View this artwork by appointment, at Tate Britain's Prints and Drawings Rooms
Turner’s viewpoint is north-west of the Hylton Castle and its chapel, looking across the Sunderland-Washington road south to the Wear Valley beyond and the Tunstall Hills towards the coast. Sunderland has since expanded over much of the open land beyond the river and the castle itself is surrounded by housing estates. The immediate foreground of Turner’s view remains a grassy slope, although from this angle the castle is largely screened by trees beyond the road.
The near and far wings of the castle have since been demolished and the chapel has lost its tower and roof. Isolated details of the chapel and castle appear towards the top right, where there are also continuations of the trees seen in the main composition below and of the skyline at Warden Law, a prominent hill near Houghton-le-Spring about five miles to the south.
Turner followed this sketch closely in his watercolour of about 1817 (private collection),1 engraved in 1820 as Hylton Castle, Co. of Durham for Surtees’s History of Durham (see the introduction to the tour). He omitted the prominent tree on the left and the windmill above it and did not extend the composition to the right, while his notes of the corn and road prompted the introduction of reapers and a hay wagon at the respective points, as well as a rustic couple in the foreground and sheep just below the castle. A colour study for the composition introduces deeper shadow in the foreground and shows the west front of the castle in brilliant light (Tate D17206; Turner Bequest CXCVII P).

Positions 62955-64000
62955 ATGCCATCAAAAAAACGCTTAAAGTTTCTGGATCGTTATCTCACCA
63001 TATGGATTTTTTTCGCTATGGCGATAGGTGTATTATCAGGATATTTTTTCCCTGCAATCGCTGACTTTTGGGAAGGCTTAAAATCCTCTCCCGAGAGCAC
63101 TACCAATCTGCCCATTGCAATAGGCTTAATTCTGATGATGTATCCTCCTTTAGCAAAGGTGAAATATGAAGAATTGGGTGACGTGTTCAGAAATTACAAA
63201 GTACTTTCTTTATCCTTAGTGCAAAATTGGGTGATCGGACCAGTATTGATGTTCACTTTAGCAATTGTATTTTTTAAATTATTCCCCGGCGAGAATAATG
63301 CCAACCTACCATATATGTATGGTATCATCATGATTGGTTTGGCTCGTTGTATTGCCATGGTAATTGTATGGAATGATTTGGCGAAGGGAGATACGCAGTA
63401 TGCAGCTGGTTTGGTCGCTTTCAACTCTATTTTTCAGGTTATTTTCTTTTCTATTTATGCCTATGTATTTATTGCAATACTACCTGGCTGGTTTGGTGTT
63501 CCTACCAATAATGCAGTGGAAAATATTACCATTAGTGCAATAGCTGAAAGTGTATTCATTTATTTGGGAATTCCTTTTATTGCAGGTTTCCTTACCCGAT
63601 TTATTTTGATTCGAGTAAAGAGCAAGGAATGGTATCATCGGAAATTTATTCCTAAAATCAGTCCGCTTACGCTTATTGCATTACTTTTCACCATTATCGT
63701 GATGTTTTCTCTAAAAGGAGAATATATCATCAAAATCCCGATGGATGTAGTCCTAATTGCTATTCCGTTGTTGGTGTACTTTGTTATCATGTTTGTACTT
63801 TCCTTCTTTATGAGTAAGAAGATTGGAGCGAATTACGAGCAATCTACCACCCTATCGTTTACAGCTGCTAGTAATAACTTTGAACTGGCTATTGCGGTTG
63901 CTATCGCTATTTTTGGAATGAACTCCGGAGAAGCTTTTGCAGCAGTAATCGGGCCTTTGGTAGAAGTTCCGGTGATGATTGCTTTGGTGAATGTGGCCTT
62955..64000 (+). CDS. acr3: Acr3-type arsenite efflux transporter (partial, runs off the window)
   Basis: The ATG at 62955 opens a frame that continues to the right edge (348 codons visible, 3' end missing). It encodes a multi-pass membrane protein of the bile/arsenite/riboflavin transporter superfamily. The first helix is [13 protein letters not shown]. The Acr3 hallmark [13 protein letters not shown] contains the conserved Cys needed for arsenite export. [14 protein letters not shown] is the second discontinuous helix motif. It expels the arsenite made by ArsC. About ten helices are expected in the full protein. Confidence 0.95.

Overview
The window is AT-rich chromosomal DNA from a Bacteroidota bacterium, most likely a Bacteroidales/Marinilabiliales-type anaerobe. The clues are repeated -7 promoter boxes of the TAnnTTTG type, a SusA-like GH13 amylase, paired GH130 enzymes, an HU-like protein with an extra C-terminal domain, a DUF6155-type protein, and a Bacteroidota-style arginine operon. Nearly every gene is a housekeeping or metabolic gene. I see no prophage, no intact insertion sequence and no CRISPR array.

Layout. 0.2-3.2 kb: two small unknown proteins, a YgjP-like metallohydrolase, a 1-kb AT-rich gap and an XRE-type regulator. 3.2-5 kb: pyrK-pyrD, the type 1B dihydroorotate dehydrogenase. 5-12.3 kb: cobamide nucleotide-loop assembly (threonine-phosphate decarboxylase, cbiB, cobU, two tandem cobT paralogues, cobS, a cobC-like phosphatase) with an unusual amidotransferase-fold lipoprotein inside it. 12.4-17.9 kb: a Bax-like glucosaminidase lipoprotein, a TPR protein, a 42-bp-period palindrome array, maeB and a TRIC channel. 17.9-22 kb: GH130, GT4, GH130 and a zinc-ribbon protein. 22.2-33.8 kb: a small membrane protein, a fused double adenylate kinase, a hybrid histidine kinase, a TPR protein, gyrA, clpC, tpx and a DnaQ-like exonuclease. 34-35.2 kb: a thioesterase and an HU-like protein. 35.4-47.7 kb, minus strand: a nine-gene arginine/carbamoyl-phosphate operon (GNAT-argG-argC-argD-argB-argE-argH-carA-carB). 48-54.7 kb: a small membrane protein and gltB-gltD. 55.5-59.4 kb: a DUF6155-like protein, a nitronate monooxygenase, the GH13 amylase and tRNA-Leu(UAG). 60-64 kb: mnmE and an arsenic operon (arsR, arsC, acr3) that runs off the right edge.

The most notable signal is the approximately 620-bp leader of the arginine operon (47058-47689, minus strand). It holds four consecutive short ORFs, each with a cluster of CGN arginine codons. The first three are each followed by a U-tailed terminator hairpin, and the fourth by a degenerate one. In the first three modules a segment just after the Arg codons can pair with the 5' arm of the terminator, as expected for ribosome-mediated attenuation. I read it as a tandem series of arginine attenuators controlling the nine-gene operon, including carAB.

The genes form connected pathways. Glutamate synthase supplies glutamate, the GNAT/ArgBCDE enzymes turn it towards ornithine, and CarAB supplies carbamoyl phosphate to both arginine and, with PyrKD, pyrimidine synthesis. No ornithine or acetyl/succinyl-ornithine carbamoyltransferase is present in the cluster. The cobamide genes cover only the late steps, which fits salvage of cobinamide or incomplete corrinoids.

Andrew Wilton, J.M.W. Turner: His Life and Work, Fribourg 1979, p.364 no.556.
A short tear has been repaired towards the left of the bottom edge. Next to it is a small, adventitious blot of dark, greyish ink or watercolour, possibly a by-product of the finished watercolour described above. The pencil number ‘10’ on the present leaf may obscure or reinforce John Ruskin’s customary red ink foliation, which is evident only faintly and intermittently in this much-rearranged book (see the introduction to the sketchbook).